What behaviors does ABA seek to increase or decrease?
Applied behavior analysis (ABA) uses the principles of behavior for increasing and decreasing specific behaviors of social significance. Behaviors to increase or decrease are selected in collaboration with parents. Additionally, it is wise to involve other relevant stakeholders, like extended family or your child’s teacher.
When selecting ABA goals, it’s important to consider:
For challenging behavior, it’s crucial to consider how much is the behavior impacting the child’s functioning, learning, social opportunities, or ability to access the community. If parents cannot take a child to the store because of tantrums, it can impact a family significantly. (e.g., decreased access to social skills, difficulty completing common routines, or cost of childcare so the parent can go to the store). Similarly, if a child cannot communicate his or her wants or needs, this may cause problems for the family system as a whole.
It is important to consider the following points for increasing skills:
* What should the child be doing?
* How far outside of typical development is this behavior?
* Typically, what should a child this age be doing or expected to do?
* In what manner are these skills pivotal to future areas of development?
Small steps may lead to a larger goal
All goals should be prioritized based on some of the questions listed above. It is also essential to consider prerequisite skills and look at the larger picture. It may be that before you get to the big point of concern that there are other smaller goals to meet along the way. If your child cannot wait at home for five minutes, then waiting at a store for a toy may be more difficult. First, work on the smaller skills to build to the larger ones. With patience and practice, your child will be on their way to achieving their goals.
ABA therapy can be implemented in different environments, like home, our clinics, or in the classroom.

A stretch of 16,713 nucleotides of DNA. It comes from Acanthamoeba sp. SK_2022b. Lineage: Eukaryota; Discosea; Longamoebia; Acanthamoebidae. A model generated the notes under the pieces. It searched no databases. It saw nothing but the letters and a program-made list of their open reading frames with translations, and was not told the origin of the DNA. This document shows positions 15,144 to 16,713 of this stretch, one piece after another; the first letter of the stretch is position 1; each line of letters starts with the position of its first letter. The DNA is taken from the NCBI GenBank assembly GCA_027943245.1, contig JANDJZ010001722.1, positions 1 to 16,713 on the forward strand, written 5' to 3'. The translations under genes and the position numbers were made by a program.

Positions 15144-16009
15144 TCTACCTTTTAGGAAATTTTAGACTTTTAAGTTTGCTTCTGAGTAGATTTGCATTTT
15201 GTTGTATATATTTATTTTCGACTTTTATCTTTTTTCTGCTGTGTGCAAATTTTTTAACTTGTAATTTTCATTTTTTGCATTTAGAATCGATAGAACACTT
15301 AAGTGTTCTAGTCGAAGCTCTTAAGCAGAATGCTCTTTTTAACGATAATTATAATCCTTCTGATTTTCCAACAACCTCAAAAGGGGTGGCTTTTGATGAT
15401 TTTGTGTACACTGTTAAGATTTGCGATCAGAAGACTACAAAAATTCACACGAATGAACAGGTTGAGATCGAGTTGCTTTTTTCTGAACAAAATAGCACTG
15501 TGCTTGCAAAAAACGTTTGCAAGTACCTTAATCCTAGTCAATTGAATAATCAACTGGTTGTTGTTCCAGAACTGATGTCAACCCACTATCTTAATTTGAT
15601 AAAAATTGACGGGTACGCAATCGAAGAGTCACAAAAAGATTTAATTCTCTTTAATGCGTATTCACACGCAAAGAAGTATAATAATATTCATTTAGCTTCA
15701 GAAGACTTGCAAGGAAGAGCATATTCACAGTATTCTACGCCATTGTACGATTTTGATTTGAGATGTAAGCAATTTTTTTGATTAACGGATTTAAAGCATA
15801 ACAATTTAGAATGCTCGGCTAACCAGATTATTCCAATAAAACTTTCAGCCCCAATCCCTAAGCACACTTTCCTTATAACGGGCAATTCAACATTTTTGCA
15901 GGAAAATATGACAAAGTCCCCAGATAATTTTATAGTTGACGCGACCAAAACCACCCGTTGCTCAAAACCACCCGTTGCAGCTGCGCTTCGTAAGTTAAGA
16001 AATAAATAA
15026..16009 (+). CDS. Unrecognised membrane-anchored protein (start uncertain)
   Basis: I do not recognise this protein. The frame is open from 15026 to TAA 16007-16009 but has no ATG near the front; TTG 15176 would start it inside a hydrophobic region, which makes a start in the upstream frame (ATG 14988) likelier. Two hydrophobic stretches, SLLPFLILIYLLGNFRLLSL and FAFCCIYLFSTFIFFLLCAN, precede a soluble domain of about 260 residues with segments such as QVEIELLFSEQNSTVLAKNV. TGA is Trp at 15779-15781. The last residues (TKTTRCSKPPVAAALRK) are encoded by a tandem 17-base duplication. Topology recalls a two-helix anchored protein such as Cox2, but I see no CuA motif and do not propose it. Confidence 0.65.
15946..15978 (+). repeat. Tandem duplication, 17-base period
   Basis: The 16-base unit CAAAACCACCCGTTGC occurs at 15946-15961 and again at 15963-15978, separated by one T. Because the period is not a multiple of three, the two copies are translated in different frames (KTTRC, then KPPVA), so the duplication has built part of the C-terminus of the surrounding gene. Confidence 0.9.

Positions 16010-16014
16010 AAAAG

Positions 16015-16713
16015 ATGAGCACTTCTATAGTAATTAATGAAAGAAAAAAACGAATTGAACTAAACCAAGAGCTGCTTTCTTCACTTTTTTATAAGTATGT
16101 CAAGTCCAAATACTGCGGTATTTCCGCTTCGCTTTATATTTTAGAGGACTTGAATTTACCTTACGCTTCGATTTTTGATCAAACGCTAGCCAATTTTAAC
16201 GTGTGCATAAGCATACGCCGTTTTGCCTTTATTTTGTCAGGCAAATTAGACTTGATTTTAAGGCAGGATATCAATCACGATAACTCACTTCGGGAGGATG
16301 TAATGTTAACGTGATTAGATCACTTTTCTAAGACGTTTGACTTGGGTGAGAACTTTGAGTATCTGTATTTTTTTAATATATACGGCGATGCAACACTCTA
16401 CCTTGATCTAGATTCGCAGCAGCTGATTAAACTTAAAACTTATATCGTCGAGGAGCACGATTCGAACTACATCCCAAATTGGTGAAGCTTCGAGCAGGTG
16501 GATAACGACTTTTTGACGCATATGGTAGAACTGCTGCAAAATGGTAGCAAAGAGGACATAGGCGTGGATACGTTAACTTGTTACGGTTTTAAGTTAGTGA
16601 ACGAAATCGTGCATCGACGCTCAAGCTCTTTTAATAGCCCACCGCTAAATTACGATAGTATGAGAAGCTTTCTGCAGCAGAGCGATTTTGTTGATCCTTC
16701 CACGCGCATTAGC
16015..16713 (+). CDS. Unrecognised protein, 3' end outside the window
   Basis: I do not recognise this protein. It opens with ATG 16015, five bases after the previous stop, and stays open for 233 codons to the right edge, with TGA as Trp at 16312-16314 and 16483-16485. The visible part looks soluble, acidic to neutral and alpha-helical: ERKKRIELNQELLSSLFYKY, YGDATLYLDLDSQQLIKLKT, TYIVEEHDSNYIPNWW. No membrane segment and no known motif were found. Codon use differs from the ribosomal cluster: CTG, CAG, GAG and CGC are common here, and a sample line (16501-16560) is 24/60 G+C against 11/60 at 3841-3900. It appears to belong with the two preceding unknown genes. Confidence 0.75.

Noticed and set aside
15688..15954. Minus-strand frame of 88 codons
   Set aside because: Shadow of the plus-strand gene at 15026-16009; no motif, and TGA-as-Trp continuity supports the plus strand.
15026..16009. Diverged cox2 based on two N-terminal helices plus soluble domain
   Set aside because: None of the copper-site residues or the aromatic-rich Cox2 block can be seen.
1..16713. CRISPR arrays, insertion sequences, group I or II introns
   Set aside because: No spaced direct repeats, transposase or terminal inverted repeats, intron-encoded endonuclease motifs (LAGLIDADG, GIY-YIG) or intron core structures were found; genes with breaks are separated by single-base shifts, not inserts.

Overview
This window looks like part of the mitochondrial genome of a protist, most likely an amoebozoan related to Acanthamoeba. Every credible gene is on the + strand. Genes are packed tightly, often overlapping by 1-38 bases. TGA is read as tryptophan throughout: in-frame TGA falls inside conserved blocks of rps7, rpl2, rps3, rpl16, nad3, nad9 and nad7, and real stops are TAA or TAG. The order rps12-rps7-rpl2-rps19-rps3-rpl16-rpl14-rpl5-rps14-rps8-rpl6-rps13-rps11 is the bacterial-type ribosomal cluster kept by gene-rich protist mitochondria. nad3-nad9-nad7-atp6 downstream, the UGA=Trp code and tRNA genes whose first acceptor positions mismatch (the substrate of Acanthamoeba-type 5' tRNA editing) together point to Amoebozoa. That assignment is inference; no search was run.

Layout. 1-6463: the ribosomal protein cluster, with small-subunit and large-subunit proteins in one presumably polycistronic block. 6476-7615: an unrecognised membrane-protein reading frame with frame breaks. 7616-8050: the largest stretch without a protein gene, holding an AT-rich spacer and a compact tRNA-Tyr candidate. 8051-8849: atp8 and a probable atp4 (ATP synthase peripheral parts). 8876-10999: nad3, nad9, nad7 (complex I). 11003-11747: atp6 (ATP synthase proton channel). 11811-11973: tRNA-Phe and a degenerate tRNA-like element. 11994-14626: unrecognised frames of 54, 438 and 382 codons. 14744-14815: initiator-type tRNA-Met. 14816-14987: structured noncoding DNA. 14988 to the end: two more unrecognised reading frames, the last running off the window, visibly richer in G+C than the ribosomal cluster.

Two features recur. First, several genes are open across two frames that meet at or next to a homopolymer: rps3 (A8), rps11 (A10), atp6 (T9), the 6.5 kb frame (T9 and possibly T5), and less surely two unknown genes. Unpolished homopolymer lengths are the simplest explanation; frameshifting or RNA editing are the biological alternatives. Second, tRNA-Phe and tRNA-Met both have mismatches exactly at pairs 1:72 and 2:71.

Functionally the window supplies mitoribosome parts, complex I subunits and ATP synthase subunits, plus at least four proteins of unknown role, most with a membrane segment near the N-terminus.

At NSPT, your child will receive 1:1 therapy along with the ongoing analysis of his/her progress to ensure he/she is continuing to progress and succeed.
https://nspt4kids.com/wp-content/uploads/2019/03/pexels-photo-296308.jpg7501088Erin Shoshanahttps://nspt4kids.com/wp-content/uploads/2016/05/nspt_2-color-logo_noclaims.pngErin Shoshana2019-03-13 02:26:282019-05-15 09:43:37Increasing & Decreasing Behavior With ABA
As we previously learned in our blog What Are Executive Functioning Skills?, executive functioning skills are what help all of us achieve goal-directed behaviors. They are the building blocks of successful planning, appropriate communication and relationships, and task-oriented behaviors.
To help your child increase his/her executive functioning skills, we must look at the whole child. If there are other issues, those must be addressed with qualified professionals, supportive family members and school staff.
To help your child become a prepared, organized individual, increase his self-esteem and aid him in social situations, executive functioning skills are crucial.
It is never too late to offer and obtain help; and for your child to learn the skills needed to increase his abilities. As with any skill, it will take effort, practice, praise and patience.
Try these tips to help your child improve their executive functioning skills:
Pre-school and Elementary School
Helping your child increase executive functioning skills may involve adding more structure to his environment.
Aid your child with putting out clothes the night before school or having her backpack ready at the door. Show your child how to put away her toys and allow her to do it on her own.
Do homework shortly after she gets home and in the same spot each time, with minimal distractions. If she is having trouble with staying on task at school, then the school may offer (and you can advocate for) accommodations through an Individual Education Plan.
Demonstrate through your actions and encouragement that being prepared is a positive message that creates less stress for her and the entire family. Model being on time and planning ahead. Use a calendar to plan playdates and appointments, and encourage your child’s participation in basic planning skills (like setting the table for dinner, studying for a spelling quiz, or writing a card for an upcoming party).